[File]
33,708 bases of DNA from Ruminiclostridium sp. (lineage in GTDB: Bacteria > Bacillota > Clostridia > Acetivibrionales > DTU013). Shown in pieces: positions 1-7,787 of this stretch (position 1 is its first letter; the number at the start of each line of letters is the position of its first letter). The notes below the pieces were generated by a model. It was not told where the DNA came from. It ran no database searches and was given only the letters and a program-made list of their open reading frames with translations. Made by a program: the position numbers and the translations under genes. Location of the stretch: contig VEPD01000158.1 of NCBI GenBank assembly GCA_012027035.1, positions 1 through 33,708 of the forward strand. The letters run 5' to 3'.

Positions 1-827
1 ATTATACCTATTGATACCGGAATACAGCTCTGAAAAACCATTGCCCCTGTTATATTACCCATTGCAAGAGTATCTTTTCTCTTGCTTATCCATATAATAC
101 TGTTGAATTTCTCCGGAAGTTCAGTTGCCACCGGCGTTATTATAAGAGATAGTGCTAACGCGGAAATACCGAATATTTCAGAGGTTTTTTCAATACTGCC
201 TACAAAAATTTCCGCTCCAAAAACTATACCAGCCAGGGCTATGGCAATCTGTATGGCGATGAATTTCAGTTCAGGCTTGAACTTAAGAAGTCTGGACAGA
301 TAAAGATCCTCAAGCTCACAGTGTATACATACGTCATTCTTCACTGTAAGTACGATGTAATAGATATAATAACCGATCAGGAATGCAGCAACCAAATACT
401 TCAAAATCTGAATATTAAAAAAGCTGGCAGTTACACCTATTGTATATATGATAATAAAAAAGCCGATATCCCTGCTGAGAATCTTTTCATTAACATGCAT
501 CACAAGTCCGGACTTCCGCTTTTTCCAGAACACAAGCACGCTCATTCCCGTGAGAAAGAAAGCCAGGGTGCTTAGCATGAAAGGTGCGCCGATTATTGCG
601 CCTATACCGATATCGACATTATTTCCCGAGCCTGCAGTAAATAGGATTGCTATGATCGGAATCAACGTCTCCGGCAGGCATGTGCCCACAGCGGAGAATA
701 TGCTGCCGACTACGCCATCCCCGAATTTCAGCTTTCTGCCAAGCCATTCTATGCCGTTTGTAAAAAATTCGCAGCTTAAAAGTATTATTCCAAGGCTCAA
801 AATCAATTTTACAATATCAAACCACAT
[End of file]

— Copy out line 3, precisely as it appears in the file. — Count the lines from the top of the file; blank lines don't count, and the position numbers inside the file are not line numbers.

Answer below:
1 ATTATACCTATTGATACCGGAATACAGCTCTGAAAAACCATTGCCCCTGTTATATTACCCATTGCAAGAGTATCTTTTCTCTTGCTTATCCATATAATAC